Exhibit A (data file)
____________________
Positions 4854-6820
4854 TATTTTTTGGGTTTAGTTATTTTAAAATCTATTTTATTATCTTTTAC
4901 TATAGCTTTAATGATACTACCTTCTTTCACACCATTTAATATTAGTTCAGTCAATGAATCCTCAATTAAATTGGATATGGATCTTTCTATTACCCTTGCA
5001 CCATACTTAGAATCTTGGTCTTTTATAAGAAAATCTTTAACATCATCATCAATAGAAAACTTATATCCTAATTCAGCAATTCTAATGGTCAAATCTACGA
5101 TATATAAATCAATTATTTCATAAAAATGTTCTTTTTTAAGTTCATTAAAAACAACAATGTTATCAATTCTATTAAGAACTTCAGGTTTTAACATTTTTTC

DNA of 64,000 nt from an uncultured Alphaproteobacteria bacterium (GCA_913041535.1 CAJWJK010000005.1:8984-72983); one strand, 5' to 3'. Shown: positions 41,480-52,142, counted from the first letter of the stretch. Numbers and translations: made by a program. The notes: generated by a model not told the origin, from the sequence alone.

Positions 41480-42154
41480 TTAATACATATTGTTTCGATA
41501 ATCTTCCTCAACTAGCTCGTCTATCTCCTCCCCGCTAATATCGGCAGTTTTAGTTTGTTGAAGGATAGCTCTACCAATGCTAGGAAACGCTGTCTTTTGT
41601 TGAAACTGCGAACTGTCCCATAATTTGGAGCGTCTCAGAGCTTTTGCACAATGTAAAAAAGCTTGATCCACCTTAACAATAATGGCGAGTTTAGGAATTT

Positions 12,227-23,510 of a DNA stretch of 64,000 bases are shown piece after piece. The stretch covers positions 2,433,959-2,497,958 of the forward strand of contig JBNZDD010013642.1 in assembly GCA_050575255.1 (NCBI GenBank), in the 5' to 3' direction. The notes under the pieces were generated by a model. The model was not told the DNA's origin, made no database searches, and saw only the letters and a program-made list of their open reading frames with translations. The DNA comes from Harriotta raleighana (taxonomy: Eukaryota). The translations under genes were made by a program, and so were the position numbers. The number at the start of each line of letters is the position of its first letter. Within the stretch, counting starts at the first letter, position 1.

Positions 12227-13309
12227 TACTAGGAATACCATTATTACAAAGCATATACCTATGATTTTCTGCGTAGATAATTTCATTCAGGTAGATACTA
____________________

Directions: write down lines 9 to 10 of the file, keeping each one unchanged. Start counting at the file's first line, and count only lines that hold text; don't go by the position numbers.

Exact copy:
41501 ATCTTCCTCAACTAGCTCGTCTATCTCCTCCCCGCTAATATCGGCAGTTTTAGTTTGTTGAAGGATAGCTCTACCAATGCTAGGAAACGCTGTCTTTTGT
41601 TGAAACTGCGAACTGTCCCATAATTTGGAGCGTCTCAGAGCTTTTGCACAATGTAAAAAAGCTTGATCCACCTTAACAATAATGGCGAGTTTAGGAATTT